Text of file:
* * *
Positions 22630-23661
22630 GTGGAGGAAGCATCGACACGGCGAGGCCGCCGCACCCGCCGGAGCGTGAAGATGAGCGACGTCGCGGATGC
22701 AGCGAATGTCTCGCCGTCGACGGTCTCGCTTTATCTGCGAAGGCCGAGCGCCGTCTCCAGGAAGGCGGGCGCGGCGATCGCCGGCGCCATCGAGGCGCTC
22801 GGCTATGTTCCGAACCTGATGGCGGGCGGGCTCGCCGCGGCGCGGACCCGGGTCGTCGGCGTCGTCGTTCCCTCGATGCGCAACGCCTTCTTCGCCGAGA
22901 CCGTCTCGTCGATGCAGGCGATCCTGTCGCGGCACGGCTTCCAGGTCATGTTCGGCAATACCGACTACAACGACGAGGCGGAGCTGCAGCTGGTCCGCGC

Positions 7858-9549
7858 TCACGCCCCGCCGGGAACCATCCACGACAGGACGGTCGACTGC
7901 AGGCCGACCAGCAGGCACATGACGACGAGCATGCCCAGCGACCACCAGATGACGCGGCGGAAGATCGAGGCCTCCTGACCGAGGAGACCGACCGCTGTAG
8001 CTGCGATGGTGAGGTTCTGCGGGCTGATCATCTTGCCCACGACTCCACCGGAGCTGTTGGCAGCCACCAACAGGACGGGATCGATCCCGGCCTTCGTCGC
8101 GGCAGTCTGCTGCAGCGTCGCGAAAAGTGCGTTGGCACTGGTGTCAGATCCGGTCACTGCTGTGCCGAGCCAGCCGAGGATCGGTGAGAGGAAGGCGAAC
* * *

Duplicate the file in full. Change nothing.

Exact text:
Positions 22630-23661
22630 GTGGAGGAAGCATCGACACGGCGAGGCCGCCGCACCCGCCGGAGCGTGAAGATGAGCGACGTCGCGGATGC
22701 AGCGAATGTCTCGCCGTCGACGGTCTCGCTTTATCTGCGAAGGCCGAGCGCCGTCTCCAGGAAGGCGGGCGCGGCGATCGCCGGCGCCATCGAGGCGCTC
22801 GGCTATGTTCCGAACCTGATGGCGGGCGGGCTCGCCGCGGCGCGGACCCGGGTCGTCGGCGTCGTCGTTCCCTCGATGCGCAACGCCTTCTTCGCCGAGA
22901 CCGTCTCGTCGATGCAGGCGATCCTGTCGCGGCACGGCTTCCAGGTCATGTTCGGCAATACCGACTACAACGACGAGGCGGAGCTGCAGCTGGTCCGCGC

Positions 7858-9549
7858 TCACGCCCCGCCGGGAACCATCCACGACAGGACGGTCGACTGC
7901 AGGCCGACCAGCAGGCACATGACGACGAGCATGCCCAGCGACCACCAGATGACGCGGCGGAAGATCGAGGCCTCCTGACCGAGGAGACCGACCGCTGTAG
8001 CTGCGATGGTGAGGTTCTGCGGGCTGATCATCTTGCCCACGACTCCACCGGAGCTGTTGGCAGCCACCAACAGGACGGGATCGATCCCGGCCTTCGTCGC
8101 GGCAGTCTGCTGCAGCGTCGCGAAAAGTGCGTTGGCACTGGTGTCAGATCCGGTCACTGCTGTGCCGAGCCAGCCGAGGATCGGTGAGAGGAAGGCGAAC